The Moon completes its orbit around the Earth every 29.5 days, shifting between four lunar phases as it completes its journey. Each of the Moons phases, from the new Moon to the full Moon, represents different points in its orbit around our planet.
Look up at the Moon, and you might notice it differs in size, color, and brightness as it travels around the globe. Why is the moon orange at times, and what causes this phenomenon?
What Causes the Moon to Appear Orange?
Scientists believe the Moon appears orange from the Earth’s surface for two reasons. Let’s unpack each of them in detail.
The lunar surface appears grey when astronauts and satellites view the Moon from outside Earth’s atmosphere. However, depending on where you are on the Earth and the position of the Moon in the sky, the lunar surface can appear red, yellow, orange, or white.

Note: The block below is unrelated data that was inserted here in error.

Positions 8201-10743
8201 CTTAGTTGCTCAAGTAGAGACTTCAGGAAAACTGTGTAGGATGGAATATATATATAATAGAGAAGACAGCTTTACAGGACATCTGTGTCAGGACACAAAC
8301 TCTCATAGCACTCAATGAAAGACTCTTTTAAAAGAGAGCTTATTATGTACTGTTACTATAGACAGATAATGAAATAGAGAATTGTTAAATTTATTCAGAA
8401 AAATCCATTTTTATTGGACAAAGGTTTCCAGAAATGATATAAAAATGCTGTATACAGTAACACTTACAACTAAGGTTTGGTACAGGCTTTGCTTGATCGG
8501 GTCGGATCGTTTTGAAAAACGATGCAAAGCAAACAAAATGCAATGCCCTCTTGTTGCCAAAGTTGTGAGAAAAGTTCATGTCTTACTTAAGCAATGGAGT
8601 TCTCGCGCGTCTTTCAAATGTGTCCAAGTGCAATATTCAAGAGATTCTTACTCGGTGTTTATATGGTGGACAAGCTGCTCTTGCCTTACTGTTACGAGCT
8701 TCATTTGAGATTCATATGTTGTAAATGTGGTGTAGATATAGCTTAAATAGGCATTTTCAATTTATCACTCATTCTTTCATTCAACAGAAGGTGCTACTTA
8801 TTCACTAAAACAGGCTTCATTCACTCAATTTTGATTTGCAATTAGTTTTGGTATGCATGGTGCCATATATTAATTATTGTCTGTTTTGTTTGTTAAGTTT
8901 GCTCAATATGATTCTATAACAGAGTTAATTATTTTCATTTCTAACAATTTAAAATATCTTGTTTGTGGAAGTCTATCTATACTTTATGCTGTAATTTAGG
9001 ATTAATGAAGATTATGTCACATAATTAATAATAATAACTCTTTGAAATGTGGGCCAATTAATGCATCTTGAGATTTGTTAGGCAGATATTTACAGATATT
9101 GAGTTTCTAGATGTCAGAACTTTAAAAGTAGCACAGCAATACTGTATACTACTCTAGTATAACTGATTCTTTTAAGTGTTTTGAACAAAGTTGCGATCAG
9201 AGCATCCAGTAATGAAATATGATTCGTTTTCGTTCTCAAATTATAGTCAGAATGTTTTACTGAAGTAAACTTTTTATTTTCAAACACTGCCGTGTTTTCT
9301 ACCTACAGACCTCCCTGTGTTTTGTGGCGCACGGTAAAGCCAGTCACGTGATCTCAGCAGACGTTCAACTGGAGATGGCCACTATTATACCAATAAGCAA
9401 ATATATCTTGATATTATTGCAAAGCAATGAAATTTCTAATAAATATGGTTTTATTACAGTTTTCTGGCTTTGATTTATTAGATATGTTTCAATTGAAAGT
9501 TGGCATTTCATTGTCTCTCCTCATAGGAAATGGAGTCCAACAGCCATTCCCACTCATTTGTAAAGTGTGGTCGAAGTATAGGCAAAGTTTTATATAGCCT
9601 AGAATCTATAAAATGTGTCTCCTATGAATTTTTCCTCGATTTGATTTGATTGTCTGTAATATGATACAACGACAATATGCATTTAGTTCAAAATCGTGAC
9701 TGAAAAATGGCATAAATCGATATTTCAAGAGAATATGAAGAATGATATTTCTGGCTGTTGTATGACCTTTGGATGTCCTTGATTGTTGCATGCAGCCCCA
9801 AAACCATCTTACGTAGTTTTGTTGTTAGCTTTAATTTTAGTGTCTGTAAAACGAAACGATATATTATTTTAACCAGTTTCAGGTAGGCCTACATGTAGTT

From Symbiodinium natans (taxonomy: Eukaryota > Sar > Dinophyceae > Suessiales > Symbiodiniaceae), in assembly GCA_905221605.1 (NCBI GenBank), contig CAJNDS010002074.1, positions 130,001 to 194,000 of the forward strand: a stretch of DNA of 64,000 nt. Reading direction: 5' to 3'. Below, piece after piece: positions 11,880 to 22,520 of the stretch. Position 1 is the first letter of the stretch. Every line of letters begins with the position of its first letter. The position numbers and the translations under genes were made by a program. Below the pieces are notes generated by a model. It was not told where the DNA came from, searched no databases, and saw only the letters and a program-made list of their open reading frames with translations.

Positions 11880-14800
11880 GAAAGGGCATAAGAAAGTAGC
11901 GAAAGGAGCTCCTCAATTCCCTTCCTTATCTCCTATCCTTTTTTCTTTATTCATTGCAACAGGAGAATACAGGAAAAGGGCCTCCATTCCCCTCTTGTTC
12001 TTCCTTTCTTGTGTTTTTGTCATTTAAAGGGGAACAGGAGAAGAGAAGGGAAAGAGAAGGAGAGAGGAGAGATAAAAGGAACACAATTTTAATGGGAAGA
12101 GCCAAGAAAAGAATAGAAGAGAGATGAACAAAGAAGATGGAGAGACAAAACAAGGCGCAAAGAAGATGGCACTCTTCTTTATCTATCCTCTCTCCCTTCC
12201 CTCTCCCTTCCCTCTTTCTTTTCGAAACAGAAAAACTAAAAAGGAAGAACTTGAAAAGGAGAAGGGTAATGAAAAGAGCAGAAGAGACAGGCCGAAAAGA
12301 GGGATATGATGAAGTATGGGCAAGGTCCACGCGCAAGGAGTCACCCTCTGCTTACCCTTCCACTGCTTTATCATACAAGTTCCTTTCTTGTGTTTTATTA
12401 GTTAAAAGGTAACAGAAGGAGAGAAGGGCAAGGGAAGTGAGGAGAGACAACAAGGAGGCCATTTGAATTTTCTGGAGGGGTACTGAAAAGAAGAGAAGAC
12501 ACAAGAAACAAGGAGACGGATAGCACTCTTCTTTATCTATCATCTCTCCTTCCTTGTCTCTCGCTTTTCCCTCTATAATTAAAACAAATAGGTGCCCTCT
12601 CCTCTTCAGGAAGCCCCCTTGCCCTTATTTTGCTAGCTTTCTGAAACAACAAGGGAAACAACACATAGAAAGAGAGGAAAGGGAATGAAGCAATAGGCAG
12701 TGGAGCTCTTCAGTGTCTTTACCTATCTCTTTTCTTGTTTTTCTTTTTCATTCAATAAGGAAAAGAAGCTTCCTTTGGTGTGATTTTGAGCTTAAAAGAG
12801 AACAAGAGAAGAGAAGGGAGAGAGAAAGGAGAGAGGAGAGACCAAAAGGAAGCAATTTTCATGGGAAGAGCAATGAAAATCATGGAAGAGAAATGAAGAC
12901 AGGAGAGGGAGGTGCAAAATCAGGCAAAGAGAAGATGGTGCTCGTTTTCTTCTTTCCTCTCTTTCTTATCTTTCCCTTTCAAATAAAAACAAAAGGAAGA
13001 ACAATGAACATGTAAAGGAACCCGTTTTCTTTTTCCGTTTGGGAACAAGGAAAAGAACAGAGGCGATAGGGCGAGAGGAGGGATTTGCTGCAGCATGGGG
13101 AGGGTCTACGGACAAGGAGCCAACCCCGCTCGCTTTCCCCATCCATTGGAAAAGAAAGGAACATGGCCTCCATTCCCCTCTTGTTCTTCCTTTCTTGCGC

The Moon looks orange when it appears closer to the horizon. At this angle, the light reflecting off the lunar surface travels through a thicker layer of atmosphere than when it’s high in the night sky. When moonlight travels through the atmosphere, the short wavelengths of green, blue, and violet scatter, and the longer wavelengths, orange, yellow, and red, are visible.
The thicker the atmosphere, the more reddish tint the moonlight has to it. During sunset and sunrise, the Sun’s vivid colors change. The last time you saw a sunset, it might have appeared red, orange, or pink. This color variation is due to light passing through Earth’s atmosphere, scattering the wavelengths.